I'm really looking forward to our book club discussion on 10/22 with DeLaune Michel about her novel The Safety of Secrets. As we're all reading the novel, I thought you might enjoy this essay by Michel about where she'd rather be -- a place I think we'd all like to be as well -- with a book...
I'll never forget an afternoon years ago when I really just needed a break. I can't recall what was happening, or what wasn't happening for that matter. Maybe he hadn't called again, or we had had another earthquake again or I simply had had to drive all the way from Santa Monica to Hollywood without anything decent on the radio. But whatever it was, I wanted to get away without any reminder of my life in sight. So, I did what I learned to do when I was very young; I got a book.
And I actually do remember the book that I bought, it was a Michael Connelly mystery that had just come out. I grabbed a slice of pizza, drove home, dove on my couch, and disappeared into page one. I was gone. Gone, but fully alive in a world where problems get resolved – or at least become acceptable somehow - in 300 or so pages. I started late in the afternoon, and didn't resurface until two in the morning when I turned the last page, and headed to bed – yes, this was pre-children! I had been somewhere else. I had been living someone else. I had left everything that wasn't right or fixable or was out of my control, and had entered a universe that was more orderly than this one. And by doing so, I was able to see once again the beauty in the chaos of this one.
It helps to get away. And don't get me wrong, I'm happy in my life, but I'm happy in it because I get some distance from it, get to reframe the issues and understand the relationships because they get reflected back to me in characters that I thought I'd never relate to, then suddenly realize that I have done exactly the same thing. Or could.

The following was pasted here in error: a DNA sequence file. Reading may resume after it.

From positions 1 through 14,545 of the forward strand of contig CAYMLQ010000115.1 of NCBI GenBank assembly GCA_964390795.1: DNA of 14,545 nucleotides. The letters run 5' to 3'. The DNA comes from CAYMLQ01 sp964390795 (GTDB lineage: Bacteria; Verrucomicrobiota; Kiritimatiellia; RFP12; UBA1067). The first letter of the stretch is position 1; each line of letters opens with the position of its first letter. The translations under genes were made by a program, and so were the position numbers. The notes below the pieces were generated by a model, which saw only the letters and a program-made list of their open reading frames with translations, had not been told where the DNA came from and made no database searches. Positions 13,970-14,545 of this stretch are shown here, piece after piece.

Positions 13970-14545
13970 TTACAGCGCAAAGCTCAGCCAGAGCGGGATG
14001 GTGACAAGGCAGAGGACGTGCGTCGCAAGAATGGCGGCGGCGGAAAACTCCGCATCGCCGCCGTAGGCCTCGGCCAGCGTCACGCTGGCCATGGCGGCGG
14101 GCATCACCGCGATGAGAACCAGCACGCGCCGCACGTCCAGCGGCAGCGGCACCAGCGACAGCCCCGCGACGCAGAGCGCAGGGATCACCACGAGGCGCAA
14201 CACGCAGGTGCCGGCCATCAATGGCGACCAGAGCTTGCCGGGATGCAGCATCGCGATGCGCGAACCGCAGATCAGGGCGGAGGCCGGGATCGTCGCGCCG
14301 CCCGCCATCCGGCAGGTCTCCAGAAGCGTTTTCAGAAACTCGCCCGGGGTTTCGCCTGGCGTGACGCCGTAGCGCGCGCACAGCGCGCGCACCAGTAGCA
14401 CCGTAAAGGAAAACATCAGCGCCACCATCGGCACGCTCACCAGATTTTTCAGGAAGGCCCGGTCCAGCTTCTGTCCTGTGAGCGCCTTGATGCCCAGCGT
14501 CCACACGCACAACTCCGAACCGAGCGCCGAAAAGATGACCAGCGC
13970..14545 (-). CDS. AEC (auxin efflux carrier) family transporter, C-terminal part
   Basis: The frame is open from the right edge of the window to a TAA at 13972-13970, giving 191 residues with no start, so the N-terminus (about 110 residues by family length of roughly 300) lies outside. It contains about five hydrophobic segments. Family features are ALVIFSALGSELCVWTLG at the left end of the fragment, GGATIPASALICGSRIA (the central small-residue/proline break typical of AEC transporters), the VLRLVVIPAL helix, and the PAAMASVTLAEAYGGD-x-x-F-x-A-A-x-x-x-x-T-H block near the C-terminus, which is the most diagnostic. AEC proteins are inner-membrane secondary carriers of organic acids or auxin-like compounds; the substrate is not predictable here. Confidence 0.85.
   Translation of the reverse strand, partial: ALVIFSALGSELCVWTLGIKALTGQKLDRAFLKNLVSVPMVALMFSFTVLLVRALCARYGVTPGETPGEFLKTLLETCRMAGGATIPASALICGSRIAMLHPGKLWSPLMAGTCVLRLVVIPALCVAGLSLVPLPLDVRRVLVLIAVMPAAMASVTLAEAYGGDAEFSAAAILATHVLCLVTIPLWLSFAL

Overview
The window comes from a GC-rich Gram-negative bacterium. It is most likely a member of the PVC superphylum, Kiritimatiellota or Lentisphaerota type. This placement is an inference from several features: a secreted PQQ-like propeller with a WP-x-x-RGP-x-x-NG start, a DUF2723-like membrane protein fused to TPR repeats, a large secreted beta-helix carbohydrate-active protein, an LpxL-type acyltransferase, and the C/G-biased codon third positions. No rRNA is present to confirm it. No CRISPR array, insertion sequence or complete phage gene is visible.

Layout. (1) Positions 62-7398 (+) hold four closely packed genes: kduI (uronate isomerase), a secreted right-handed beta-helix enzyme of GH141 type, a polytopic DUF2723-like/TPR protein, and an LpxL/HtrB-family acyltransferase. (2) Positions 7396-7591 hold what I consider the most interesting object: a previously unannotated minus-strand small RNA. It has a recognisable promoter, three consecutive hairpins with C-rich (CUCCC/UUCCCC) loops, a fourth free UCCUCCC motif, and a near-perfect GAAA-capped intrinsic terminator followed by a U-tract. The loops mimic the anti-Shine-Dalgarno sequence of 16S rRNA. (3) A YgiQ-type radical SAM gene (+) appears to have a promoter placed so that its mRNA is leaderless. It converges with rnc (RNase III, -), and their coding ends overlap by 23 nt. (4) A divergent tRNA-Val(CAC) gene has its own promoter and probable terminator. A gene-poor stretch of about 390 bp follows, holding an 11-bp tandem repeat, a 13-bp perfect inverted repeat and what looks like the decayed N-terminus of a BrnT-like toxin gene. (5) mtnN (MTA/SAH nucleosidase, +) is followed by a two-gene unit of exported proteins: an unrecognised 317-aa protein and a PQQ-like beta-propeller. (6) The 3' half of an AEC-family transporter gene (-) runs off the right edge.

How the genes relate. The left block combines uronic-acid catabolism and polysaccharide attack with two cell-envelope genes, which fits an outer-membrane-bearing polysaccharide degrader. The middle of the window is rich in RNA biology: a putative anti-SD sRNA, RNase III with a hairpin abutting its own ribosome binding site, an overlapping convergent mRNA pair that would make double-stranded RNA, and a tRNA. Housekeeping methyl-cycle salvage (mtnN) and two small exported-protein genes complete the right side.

I have not been able to retreat to the couch for a late-afternoon-into-the-wee-hours reading session since my first son was born over four years ago, but I still grab my versions of it. As much as I love my husband, I look forward to the few times a year that he has to leave town. On the night he is gone, I make sure that my sons are fed, bathed, and in bed by their 7:30 bedtime. I make my favorite dinner (a big bowl of popcorn!), and I hit the couch with a new book. Okay, who are we kidding? This is heaven. On normal evenings, I have my own small version of this – sans popcorn! – for an hour or so before bed.
A book is also the private phone call I get to have with the writer right inside my head. I have a few female friends whom I couldn't live without talking to on an almost daily basis, but once I get through the witching hour of dinner, bath and bed that transforms my children from all the joys and despair and needs of the day into silent sleeping souls, I don't feel much like engaging in a conversation. But with a book, I can have dialogue in wonderful, peaceful quiet.
Eudora Welty once said that the novel is the most intimate of art forms. I believe that. When I read, I can hear the writer's words in my own voice, yet shaped and transformed through my life. I think it is the art form that is most collaborative between the person who created it and the person who experiences it. There is that old saw that if a tree falls in the woods and no one is around to hear it, does it make a sound? Well, I think the reader gives the book its sound. It isn't truly alive and real until it is read. And the amazing thing, is that it makes me real and alive in a new way, too.
So, as much as I adore the sun, the sand, the sky, and the surf, if I had to choose only one place to escape – like the man or woman on a desert isle! – I would always choose a book.